The Sun’s Ecliptic Longitude: According to HyperPhysics, “the apparent path of the Sun’s motion on the celestial sphere as seen from Earth is called the ecliptic. The ecliptic plane is tilted 23.5° with respect to the plane of the celestial equator since the Earth’s spin axis is tilted 23.5° with respect to its orbit around the sun.” The two planes intersect at the vernal and autumnal equinox. If we label the ecliptic with longitudinal lines, the vernal point is the origin — or zero degrees. So, this Monday, at 5:28am, the sun will reach zero degrees along the ecliptic.

To see the solar terminator in action, check out this view of shifting sunlight throughout the year – in 12 seconds.


To Do This Month:

Visit Milwaukee’s Mitchell Park Domes for a Spring Equinox and Green Living Event on Sunday, March 19th.

Burn your socks as per this Maryland tradition that celebrates the fashion rule that socks shall not be worn with deck shoes after the vernal equinox.

Take advantage of the springtime’s freezing nights and warmer days by collecting the sap of a sugar maple tree as it flows through the xylem. Find out what this looks like and how climate change may be affecting the syruping season with this video from Climate Wisconsin:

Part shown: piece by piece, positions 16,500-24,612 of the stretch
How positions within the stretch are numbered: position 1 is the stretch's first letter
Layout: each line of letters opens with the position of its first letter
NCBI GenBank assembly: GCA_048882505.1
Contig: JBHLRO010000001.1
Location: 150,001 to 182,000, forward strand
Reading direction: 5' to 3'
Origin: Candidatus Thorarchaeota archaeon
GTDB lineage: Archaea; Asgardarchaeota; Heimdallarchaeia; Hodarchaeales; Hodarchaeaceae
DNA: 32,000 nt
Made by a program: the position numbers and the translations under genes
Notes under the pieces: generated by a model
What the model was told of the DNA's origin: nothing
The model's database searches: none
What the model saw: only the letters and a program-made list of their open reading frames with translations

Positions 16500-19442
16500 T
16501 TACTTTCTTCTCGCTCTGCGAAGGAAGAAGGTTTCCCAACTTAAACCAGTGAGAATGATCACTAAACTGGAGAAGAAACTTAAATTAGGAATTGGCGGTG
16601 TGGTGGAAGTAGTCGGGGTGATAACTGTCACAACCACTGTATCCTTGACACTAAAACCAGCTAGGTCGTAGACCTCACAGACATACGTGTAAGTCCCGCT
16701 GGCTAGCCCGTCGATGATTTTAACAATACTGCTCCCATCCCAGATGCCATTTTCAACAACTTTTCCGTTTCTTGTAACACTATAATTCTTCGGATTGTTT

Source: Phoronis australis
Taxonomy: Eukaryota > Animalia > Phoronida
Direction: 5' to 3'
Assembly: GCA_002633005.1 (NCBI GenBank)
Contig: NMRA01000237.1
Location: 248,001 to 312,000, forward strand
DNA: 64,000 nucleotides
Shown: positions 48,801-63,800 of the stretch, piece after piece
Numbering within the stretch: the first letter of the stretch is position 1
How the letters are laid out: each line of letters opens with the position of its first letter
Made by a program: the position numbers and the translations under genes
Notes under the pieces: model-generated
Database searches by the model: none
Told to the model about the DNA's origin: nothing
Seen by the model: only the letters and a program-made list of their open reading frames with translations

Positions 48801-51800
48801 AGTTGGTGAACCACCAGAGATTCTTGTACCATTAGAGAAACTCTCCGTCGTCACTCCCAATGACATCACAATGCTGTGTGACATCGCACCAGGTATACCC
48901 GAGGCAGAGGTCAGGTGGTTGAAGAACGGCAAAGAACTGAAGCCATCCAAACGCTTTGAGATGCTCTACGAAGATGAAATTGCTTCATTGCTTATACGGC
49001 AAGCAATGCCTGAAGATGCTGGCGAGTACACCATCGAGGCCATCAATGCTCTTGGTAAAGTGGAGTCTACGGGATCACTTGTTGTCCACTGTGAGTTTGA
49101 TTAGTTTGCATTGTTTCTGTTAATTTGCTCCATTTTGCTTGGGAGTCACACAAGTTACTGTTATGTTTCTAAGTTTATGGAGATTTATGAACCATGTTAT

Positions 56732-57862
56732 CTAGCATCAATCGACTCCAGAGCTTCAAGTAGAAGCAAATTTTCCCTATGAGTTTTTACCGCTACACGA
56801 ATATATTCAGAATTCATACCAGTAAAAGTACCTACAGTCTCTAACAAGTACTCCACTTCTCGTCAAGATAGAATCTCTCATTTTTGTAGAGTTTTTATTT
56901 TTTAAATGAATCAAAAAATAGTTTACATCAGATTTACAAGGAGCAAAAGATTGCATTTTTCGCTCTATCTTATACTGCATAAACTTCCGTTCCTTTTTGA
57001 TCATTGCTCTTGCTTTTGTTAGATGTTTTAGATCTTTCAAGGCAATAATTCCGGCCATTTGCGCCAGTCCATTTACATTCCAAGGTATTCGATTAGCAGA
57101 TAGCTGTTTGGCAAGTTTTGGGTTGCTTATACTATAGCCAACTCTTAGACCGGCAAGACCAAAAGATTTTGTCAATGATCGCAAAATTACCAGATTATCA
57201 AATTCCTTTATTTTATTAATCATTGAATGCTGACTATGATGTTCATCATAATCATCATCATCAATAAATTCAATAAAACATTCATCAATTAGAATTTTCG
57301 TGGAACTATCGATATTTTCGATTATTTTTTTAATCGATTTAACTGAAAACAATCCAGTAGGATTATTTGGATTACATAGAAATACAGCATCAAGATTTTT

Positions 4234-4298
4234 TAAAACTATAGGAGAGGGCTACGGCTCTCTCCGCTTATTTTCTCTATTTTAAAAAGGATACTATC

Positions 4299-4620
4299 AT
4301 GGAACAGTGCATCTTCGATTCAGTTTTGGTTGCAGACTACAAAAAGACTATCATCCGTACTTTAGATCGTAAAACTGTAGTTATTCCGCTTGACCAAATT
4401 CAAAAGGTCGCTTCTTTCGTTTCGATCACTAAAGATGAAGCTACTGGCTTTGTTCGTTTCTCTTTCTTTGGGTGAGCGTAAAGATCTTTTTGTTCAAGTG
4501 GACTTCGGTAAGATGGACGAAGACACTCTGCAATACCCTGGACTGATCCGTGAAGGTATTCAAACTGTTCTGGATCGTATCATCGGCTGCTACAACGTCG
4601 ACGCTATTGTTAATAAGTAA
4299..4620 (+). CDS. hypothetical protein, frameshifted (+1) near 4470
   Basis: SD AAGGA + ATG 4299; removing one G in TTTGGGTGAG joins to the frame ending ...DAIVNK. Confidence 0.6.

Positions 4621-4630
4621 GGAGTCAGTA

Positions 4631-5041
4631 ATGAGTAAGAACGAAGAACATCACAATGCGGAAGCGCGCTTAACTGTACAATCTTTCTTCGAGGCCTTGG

Check out the many events happening at Nature Net sites this month on our joint Events Calendar, including the UW Arboretum’s Spring Equinox Night Walk on Monday, March 20th, and the Aldo Leopold Nature Center’s Maple Syrup Fest on Sunday, March 26th.

March Events

Our Favorite Spring Equinox Books

Jackson School Forest

Recycled Can Bird Feeder

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For Educators:

The Physics Classroom

Considering the fact that “every satellite’s motion is governed by the same physics principles and can be described by the same mathematical equations” it certainly would be useful – in the endeavor to teach about the equinox and the Earth’s orbit around the sun – to have a reliable source for said principles and equations. A resource that also provides teacher tools and online interactives for students would be even better. Lo, such a resources does exist: the Physics Classroom. This free, online resource provides tutorials for teachers (including a subsection that allows you to test your own knowledge), “interactives” designed for students to use on tablets or Chromebooks, and animations and QuickTime movies that demonstrate physics principles in a visual manner.